Ethics: Principles or standards that govern proper conduct. Concerns what is right or wrong on the basis of a body of knowledge, not just on the basis of opinions. Protects the rights of human beings. Ethics govern proper conduct and are as important as legal rights.


Ethical principles:

  • Autonomy: Consists of freedom to make decisions that will impact welfare and take action for self. Self-determination
  • Paternalism: Acting in a fatherly or motherly manner, usually restricts client's autonomy and impacts decision-making.
  • Beneficence: To act in the best interests of others. Includes promoting good, preventing harm, and removing harm.
  • Justice: Fair, equitable, and appropriate treatment. Resources are distributed equally to all.
  • Veracity: The obligation to tell the truth.
  • Fidelity: The duty to do what one has promised.

Ethical standards:

  • Serve as the basis of ethical codes such as the American Nurses' Association Code of Ethics.

ANA Code of Ethics:

  • The nurse, in all professional relationships practices with respect for the inherent dignity, worth, and uniqueness for every individual unrestricted by considerations of social or economic status, personal attributes or the nature of health status.
  • The nurse’s primary commitment is to the patient whether an individual, family, group or community.
  • The nurse promotes, advocates for, and strives to protect the rights of the patient.
  • The nurse is responsible and accountable for individual nursing practice and determines the appropriate delegation of tasks consistent with the nurse’s obligation to provide optimum patient care.
  • The nurse owes the same duties to self as others, including the responsibility to preserve integrity and safety, to maintain competence, and to personal and professional growth.
  • The nurse participates in establishing, providing and promoting health care environments and conditions of employment conducive to the provision of quality health care and consistent with the values of the profession through individual and collective action.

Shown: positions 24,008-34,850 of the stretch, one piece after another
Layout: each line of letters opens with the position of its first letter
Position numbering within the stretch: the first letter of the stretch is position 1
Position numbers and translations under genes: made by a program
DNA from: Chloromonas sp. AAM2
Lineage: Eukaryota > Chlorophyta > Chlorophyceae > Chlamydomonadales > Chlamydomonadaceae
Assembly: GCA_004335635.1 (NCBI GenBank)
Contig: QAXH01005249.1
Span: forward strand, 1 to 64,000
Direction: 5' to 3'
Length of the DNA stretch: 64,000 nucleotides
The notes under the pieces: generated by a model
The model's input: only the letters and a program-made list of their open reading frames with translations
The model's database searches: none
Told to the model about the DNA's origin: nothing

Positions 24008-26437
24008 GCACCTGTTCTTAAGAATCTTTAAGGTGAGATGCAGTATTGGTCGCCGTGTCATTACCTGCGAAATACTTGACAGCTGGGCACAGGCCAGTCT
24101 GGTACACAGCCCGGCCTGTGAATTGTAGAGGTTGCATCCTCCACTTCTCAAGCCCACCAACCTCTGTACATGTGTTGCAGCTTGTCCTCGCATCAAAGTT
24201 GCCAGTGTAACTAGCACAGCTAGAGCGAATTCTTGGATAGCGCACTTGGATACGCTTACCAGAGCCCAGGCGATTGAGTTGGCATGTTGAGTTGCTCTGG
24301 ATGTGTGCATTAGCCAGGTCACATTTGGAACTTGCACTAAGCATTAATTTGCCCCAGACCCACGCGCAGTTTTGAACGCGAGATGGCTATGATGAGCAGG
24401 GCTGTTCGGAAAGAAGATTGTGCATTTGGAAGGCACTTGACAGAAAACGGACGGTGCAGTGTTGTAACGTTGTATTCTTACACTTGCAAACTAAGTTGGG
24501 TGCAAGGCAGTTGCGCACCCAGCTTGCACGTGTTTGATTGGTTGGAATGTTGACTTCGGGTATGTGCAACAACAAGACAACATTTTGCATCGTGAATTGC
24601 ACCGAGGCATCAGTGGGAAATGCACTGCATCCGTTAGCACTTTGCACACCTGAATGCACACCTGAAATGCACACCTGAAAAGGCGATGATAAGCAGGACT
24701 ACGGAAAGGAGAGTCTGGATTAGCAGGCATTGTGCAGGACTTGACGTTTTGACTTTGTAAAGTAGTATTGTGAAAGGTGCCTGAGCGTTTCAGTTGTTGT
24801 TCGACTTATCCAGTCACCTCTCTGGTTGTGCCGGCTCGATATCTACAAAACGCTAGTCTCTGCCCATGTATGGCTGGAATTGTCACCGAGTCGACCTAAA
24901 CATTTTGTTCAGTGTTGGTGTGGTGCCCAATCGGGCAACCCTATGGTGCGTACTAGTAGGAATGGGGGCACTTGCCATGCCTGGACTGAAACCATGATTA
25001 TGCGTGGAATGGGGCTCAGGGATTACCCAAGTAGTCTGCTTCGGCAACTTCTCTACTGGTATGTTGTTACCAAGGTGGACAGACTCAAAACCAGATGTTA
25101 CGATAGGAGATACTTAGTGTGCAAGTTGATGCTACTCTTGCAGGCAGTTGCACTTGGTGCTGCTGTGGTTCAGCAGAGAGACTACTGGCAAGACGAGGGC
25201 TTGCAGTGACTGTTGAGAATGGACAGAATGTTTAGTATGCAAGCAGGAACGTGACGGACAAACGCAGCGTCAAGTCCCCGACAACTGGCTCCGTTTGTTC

• The nurse participates in the advancement of the profession through contributions to practice, education, administration and knowledge development.
  • The nurse collaborates with other health care professionals and the public in promoting community, national, and international efforts to meet health care needs.
  • The profession of nursing, as represented by associations and their members, is responsible for articulating nursing values, for maintaining the integrity of the profession, and its practice and for shaping social policy.
  • Ethical codes are not legally binding but the Board of Nurse Examiners has authority to reprimand nurses for unprofessional conduct that results from violation of ethical codes.

Ethical dilemmas:

  • Occur when there is a conflict between two or more ethical principles. There is no correct decision and the nurse must choose between two alternatives that are equally unsatisfactory.
  • Hospitals have Ethics Committees to develop and establish policies and procedures to address ethical dilemmas. Committees are multidisciplinary to address many different viewpoints.
Values: Personal belief about the worth of a given idea or behavior. To value an idea or behavior is to find it preferable to others. Values reflect personal needs, cultural, and societal influences, and relationships with others. Groups or professions have shared values and these influence decision making.

Morals: Beliefs about what is right or wrong, good or bad. Ethics is a practical way of putting morals into practice. Ethical considerations define morals essential to practice.